His wife June, on the other hand, was relieved that the announcement was finally made.
"I've never kept a secret from him," she said as the couple sat surrounded by their family and friends at the annual dinner in the DePauw University Indoor Tennis and Track Center.
As Doc Brattain accepted congratulations from friends, he often told them, "I'm shocked."
Brattain joined a long list of Putnam County residents to receive the distinguished honor. And he was joined in the crowd by former winners Bob Evans, Jinsie Bingham, Ellen Sedlack, Joy Marley, Harold Spicer and last year's winner, retired Judge Sally Gray.
As always, the announcement of the winner came with the build-up of the recipient's biography, this year read by new Chamber president Eric Bernsee.
Brattain came to Greencastle in May 1948 after graduating from Michigan State University and serving in the U.S. Army. After the Army tried to recall him to service, a petitioned signed by 200 residents pleading for him to remain in the community was granted.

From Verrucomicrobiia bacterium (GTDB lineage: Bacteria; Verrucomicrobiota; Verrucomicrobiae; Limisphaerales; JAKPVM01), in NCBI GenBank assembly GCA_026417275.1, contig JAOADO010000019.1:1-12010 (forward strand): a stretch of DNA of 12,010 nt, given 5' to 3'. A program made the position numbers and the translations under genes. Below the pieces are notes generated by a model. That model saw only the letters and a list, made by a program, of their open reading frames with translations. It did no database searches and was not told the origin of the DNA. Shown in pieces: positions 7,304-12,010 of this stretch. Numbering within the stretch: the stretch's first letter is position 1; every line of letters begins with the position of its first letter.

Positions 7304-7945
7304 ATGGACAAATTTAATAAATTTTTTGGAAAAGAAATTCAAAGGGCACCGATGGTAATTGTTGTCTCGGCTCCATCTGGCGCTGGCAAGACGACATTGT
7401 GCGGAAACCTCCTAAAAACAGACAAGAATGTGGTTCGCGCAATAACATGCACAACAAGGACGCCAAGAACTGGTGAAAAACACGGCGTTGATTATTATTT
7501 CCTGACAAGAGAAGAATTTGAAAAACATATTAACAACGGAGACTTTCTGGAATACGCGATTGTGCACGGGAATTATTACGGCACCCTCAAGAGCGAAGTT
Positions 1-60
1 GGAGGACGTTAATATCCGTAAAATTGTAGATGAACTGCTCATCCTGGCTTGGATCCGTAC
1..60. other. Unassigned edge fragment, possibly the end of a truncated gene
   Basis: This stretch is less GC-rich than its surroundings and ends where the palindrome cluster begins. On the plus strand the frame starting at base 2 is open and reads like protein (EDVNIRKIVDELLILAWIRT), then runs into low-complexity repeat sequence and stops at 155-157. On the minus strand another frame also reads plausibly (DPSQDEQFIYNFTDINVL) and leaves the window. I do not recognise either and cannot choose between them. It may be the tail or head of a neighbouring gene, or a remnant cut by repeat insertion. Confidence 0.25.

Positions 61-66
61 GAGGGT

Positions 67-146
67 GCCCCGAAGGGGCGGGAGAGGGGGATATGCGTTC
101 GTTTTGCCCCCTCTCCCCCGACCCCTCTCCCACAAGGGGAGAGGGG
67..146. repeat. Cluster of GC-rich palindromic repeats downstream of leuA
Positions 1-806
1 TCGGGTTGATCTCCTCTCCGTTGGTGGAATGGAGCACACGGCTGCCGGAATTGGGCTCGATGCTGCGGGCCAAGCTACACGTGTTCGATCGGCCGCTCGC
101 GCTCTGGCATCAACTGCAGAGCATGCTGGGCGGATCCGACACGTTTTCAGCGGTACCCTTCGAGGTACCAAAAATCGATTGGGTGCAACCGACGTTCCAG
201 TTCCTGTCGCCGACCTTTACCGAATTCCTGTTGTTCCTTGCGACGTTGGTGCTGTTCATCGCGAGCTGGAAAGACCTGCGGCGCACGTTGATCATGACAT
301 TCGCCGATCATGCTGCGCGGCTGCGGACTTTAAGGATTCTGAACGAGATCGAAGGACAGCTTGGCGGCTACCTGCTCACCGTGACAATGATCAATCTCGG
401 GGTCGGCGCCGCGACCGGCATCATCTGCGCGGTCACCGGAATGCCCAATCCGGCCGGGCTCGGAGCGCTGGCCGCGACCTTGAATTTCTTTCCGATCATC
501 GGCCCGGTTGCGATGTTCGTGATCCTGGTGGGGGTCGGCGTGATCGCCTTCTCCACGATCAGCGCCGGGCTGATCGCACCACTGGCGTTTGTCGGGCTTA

Brattain has served on the board of directors of Putnam County Comprehensive Services since 1975 and is the current president. He has also served as president or board member of several local organizations, including the county cemetery board, Forest Hill cemetery board, Greencastle Kiwanis, Putnam County Board of Health, Putnam County Historical Society and Putnam County Museum.
He has been a member of the American Legion for 48 years, Masonic Temple for 56 years, Shrine Club for 37 years, Humane Society of Putnam County for 17 years and Greencastle First Christian Church.
He has practiced veterinary medicine for 59 years, and at age 85, continues to work three days a week at the Groomingdale's Animal Clinic.
A nomination letter received on behalf of Brattain noted: "If more people were as devoted to helping others as "Doc" is, our world would be a better place to live."